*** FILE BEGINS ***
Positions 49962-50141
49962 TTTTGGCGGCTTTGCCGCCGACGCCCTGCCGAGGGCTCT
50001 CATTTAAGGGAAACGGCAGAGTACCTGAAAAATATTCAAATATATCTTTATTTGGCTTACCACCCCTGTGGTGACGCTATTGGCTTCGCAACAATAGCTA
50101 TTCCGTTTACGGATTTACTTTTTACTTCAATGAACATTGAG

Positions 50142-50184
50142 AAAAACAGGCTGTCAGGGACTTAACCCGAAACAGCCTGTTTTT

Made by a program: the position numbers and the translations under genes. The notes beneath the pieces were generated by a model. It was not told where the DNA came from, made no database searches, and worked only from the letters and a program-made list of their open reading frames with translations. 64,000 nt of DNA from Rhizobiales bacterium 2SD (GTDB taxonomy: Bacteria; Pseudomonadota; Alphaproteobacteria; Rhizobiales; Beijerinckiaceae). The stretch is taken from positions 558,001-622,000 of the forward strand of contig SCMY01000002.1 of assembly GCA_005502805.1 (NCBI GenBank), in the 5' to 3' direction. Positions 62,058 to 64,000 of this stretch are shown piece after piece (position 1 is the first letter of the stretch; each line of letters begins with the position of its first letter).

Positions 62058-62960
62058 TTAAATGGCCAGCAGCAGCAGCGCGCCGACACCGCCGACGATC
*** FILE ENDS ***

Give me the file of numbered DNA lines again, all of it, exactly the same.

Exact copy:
Positions 49962-50141
49962 TTTTGGCGGCTTTGCCGCCGACGCCCTGCCGAGGGCTCT
50001 CATTTAAGGGAAACGGCAGAGTACCTGAAAAATATTCAAATATATCTTTATTTGGCTTACCACCCCTGTGGTGACGCTATTGGCTTCGCAACAATAGCTA
50101 TTCCGTTTACGGATTTACTTTTTACTTCAATGAACATTGAG

Positions 50142-50184
50142 AAAAACAGGCTGTCAGGGACTTAACCCGAAACAGCCTGTTTTT

Made by a program: the position numbers and the translations under genes. The notes beneath the pieces were generated by a model. It was not told where the DNA came from, made no database searches, and worked only from the letters and a program-made list of their open reading frames with translations. 64,000 nt of DNA from Rhizobiales bacterium 2SD (GTDB taxonomy: Bacteria; Pseudomonadota; Alphaproteobacteria; Rhizobiales; Beijerinckiaceae). The stretch is taken from positions 558,001-622,000 of the forward strand of contig SCMY01000002.1 of assembly GCA_005502805.1 (NCBI GenBank), in the 5' to 3' direction. Positions 62,058 to 64,000 of this stretch are shown piece after piece (position 1 is the first letter of the stretch; each line of letters begins with the position of its first letter).

Positions 62058-62960
62058 TTAAATGGCCAGCAGCAGCAGCGCGCCGACACCGCCGACGATC